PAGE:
The Draghi debacle is put into perspective by the state of the real economy in Europe

3rd August 2012

There is a saying which talks of the morning after the night before which for ECB President Mario Draghi can now be converted to the morning following the afternoon before. The reason for this is that he had raised the stakes for yesterdays ECB meeting with his speech from last week which I discussed on Tuesday:

"on Thursday the governing council of the European Central Bank meets and we will see if they are minded to back up what has been said."

It turned out that they were not minded to back it up. Instead it was as if Mario Draghi had been teleported out of the room and replaced by Sir Humphrey Appleby of Yes Minister fame as important decision after important decision was given to ECB committees. This was how Sir Humphrey kicked uncomfortable matters into the long grass as by the time  such committee's report the debate has usually moved on.

It is rare to see a head of a central bank openly mocked and indeed laughed at rather than with but this is what took place. And in some ways even more serious was the way that Senor Draghi was vague over issues such as the difference between the ECB's Securities Markets Programme and full bore Quantitative Easing. He gave the impression he did not understand the difference which if you are a Euro area taxpayer must have been rather disturbing.


As I watched the Draghi debacle I have to confess I was trying to figure out an exact date when central bankers morphed into politician like behaviour. Hype and bombast has overtaken facts and detail. The catch is that when they move into the arena of misrepresentation they debase their reputation and should a bank fail what is needed is a central banker with credibility and reputation.

What did Mario Draghi actually announce?

Senor Draghi did what many do when they have nothing really to say he gave us quite a bit of detail on some subjects. If we look back much of what he had to say was something of a deja vu moment as he was repeating his predecessor Jean Claude Trichet.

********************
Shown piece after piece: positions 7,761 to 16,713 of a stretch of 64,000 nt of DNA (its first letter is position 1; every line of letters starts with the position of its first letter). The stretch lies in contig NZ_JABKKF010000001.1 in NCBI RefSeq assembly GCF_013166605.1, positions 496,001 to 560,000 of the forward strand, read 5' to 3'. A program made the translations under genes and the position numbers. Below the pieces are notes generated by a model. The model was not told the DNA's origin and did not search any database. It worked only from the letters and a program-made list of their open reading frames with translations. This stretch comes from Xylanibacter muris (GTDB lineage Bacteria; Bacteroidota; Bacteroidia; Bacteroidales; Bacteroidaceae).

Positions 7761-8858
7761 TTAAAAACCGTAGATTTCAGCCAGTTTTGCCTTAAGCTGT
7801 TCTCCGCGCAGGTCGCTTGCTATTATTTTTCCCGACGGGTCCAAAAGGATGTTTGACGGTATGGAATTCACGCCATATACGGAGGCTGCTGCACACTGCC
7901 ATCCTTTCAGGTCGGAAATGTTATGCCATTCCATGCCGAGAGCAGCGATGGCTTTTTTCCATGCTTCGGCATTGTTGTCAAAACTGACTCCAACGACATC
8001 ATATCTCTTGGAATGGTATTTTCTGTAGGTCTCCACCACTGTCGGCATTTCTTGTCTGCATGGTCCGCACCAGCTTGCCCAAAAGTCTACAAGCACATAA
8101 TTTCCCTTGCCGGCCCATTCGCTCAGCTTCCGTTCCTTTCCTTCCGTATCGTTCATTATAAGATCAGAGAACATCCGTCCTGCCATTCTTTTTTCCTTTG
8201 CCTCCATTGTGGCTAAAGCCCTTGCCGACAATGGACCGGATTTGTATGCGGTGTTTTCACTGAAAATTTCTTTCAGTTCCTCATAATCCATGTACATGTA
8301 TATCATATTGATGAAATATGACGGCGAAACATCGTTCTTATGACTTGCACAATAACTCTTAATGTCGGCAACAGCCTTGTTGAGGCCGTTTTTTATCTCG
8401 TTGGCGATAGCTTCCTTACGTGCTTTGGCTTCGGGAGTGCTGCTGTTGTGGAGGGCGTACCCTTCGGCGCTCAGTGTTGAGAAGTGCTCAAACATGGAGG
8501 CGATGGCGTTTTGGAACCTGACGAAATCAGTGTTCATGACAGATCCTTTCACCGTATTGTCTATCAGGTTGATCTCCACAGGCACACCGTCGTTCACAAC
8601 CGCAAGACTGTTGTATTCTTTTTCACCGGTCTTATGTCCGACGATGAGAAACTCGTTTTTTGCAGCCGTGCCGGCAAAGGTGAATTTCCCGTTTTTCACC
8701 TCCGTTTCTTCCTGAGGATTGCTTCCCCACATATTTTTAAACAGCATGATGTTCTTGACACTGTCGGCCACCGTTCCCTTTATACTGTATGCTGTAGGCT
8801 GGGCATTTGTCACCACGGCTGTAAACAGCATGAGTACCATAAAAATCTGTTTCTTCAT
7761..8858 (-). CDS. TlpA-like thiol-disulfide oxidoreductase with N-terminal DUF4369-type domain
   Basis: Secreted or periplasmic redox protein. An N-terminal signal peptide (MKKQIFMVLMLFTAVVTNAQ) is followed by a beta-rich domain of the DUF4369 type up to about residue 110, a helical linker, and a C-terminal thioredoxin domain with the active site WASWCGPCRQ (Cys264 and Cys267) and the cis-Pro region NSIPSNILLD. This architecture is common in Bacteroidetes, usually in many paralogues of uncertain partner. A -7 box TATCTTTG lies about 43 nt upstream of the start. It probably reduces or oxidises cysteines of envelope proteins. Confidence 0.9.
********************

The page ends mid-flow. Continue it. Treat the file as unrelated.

So if we nail down where the ECB stands we see this. A country in trouble  needs to call for help from the European Financial Stability Facility before any help in terms of bond buying will come from either the EFSF or the ECB. There are two immediate issues here of which the first is national pride. In other words a country is likely to delay asking for help until it is actually forced too. And the delay in acting would be exacerbated by the slow way in which the EFSF itself would act. I have discussed this in detail in past articles but under its rules I would expect the EFSF to take between a fortnight and a month to respond by buying the government bonds of whoever is in trouble.

The market response

We saw an unsurprising response which was that Italian and Spanish ten-year bond yields rose as investors sold them. Spanish bonds has been rising earlier in the day at the ten-year yield had fallen to 6.61% but falls were heavy once Draghi's words were digested and the yield surged to close at 7.16%.

However not every yield rose as Senor Draghi pointed out that future ECB intervention would come at the shorter end of the maturity spectrum. So Spanish two-year bonds rallied and have pushed higher again today with the yield falling to 4.41%.